Stars, Superstars and Poker
March 3, 2008 10:35 AM
My mother raised me to be an egalitarian – with the sense that no one is better than you are and you are not “above” anyone.
Unfortunately, that perspective is entirely counter to the celebrity society we now live in. When we started the World Poker Tour there basically were no poker celebrities. A few people had heard of Amarillo Slim because he had been on the Tonight Show as an oddity guest a few times. And, thanks to the new movie, Rounders, some people had heard of Johnny Chan (in the same way that movie goers came to know larger than life fictional gun slingers).
But, today the world has changed. At the WPT final table Thursday were three of the greatest players in the game – two of them named Phil. And, those two Phil guys are as big as poker celebrities may ever get. Phil Ivey is, by reputation, perhaps the best player in the game. He carries himself like an NBA all-star, travels with a posse and elicits the same envy from guys and sighs from women that any sports superstar would in a crowd. The other Phil, Phil Hellmuth, may be the savviest guy in the game. He has literally built himself into one of the biggest brands in poker.
And, while all this is happening around the sport of poker, I have been clinging to a belief that all players are created equal. And, the reality is . . . whether I like it or not . . . they are not – certainly not in the public’s eyes . . . or their own.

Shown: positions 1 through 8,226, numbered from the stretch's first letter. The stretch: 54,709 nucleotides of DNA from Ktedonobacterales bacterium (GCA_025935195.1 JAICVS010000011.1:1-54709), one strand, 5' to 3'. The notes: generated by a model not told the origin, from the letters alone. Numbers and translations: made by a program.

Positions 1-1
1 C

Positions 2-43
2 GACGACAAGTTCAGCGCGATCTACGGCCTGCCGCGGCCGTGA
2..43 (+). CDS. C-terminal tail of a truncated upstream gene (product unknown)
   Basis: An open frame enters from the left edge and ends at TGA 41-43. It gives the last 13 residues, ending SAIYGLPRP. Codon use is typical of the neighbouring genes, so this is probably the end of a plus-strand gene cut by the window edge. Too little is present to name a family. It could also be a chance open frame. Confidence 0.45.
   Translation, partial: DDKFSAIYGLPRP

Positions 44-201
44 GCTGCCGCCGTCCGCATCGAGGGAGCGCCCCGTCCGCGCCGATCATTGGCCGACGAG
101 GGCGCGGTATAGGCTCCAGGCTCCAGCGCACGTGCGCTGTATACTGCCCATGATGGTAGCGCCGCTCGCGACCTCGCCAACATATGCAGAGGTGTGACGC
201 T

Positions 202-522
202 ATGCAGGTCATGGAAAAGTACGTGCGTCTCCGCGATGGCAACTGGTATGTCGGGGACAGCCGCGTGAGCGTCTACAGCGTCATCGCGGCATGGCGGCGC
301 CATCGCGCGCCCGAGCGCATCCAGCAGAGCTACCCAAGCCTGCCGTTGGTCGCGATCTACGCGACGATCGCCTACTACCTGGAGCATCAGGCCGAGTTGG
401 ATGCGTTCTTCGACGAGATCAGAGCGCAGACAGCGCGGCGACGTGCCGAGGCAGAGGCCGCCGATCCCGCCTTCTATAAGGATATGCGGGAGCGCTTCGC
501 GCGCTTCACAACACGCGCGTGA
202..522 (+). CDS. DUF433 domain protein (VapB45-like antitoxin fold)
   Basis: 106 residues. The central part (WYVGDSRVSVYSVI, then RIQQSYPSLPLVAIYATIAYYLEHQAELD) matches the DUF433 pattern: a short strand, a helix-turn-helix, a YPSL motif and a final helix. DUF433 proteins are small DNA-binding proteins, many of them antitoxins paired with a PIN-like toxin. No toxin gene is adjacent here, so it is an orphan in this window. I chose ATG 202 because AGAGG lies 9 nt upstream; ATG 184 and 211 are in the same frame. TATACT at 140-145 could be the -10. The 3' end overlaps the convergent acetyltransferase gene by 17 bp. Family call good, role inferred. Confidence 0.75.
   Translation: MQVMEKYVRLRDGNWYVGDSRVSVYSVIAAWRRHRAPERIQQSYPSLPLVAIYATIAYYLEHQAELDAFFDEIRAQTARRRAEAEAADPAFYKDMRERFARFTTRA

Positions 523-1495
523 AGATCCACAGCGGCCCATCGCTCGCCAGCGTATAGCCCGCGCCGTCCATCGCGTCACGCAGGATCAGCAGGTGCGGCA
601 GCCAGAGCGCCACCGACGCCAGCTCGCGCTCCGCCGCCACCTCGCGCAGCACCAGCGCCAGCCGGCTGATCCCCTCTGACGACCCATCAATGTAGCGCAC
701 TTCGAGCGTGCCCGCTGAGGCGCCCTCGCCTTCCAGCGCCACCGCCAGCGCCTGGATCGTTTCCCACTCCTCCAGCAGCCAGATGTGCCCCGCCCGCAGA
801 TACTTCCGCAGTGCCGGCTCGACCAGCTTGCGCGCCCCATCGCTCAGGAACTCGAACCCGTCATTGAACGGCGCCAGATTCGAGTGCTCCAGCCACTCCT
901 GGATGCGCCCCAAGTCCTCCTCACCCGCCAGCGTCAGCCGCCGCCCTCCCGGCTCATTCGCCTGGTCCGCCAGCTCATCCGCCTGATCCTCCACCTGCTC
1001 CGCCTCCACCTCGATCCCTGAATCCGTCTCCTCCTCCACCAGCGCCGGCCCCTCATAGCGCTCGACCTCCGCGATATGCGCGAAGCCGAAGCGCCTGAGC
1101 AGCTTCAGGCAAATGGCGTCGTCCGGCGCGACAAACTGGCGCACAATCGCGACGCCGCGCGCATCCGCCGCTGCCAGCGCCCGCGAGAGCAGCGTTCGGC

Phil Hellmuth wanted to wear a hat with his initials on it at the final table. We have struggled to be egalitarian and strict with our logo policy (even keeping people from wearing World Poker Tour logos in places other than the left breast pocket dictated by the rules). But, this guy is the Poker Brat. He asked for special consideration . . . and, though I said “no” to him in our telephone conversation . . . I called back a few minutes later and changed my mind.
A few months before, I allowed poker great Dan Harrington to wear his lucky Green Boston Celtics hat at the final table. Not because it was a player’s lucky hat, but because it was Dan Harrington’s lucky hat – that had become part of his poker persona. To require him not to wear it (or to tape up the logo as we had done in another episode) seemed silly. I am well aware that more calls will come to me from our WPT event surrounding logos at tables, but that is the world we live in.
And, my answer will likely be: when you become a Dan Harrington or when you become a Phil Hellmuth -- and you have established a non-commercial brand as a trademark of your poker persona, we’ll be happy to let you wear it on your hat . . . .
And, somehow that feels right. And, somehow that feels wrong . . .
But, it is what it is . . . .